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All in all, it’s bracingly effective and not altogether dire.
Though audiences may have heard this one before, An Inconvenient Sequel: Truth to Power preaches effectively to its choir, with a decade of fresh data and increasing persuasively make its case.
Gore has been talking up this issue for 25 years now, and as the film makes clear, he isn’t tired of talking. You feel he’s got enough wind to power another sequel. What’s extraordinary is that this one, after a decade of global-warming fatigue, feels as vital as it does.
An Inconvenient Sequel: Truth To Power is an important and relevant worldwide look at the environmental crisis.
It’s less an attack on big business (though such sentiments are certainly present) than a call for a rational assessment of proven facts. If it does occasionally dabble in hero worship of its subject, it also makes the effective case that somebody has to keep showing up when nobody else can be bothered.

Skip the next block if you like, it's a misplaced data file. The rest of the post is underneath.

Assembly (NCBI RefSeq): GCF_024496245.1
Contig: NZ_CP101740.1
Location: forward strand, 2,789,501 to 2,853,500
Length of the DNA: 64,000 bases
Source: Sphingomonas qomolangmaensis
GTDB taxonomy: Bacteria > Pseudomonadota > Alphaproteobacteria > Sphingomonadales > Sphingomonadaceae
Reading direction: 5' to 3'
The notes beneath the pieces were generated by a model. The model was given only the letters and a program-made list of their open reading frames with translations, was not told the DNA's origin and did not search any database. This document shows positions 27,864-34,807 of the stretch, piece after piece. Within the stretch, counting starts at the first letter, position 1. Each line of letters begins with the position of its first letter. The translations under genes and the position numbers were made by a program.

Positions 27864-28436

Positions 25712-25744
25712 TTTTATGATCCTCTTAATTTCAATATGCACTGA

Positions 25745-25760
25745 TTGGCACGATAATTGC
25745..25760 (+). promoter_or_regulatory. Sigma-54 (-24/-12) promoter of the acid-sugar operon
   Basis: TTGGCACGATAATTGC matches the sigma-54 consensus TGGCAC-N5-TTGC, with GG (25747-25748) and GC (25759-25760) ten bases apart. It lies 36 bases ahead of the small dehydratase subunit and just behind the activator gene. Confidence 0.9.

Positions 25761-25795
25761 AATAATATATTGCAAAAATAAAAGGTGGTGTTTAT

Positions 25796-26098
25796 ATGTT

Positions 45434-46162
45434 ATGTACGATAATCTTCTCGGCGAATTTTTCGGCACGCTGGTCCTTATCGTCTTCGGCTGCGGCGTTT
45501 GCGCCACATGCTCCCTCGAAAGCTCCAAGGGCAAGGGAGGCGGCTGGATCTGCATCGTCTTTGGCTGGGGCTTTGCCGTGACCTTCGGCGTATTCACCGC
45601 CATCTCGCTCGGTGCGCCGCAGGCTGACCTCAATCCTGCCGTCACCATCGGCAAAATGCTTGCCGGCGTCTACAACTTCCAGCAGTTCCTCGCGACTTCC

The filmmakers manage to improve on the limitations of the original by showing more of Gore’s resilience in the field.
The movie, in which Shenk and Cohen (makers of the standout eco-doc The Island President) take the reins ably from Davis Guggenheim, hardly can hope to create the sensation of its Oscar-winning predecessor. But it finds plenty to add, both in cementing the urgency of Gore's message and in finding cause for hope.
As a documentary about the loneliness of would-be-President Gore, An Inconvenient Sequel is awkwardly engrossing.
Village Voice
It feels like a rushed journey through a vital, many-pronged debate.
An Inconvenient Sequel is more a portrait of Gore than a call to arms. It ends with a sort of forced positivity, much of which is recycled directly from the first movie: political change is hard, but we can do it, morality demands it.

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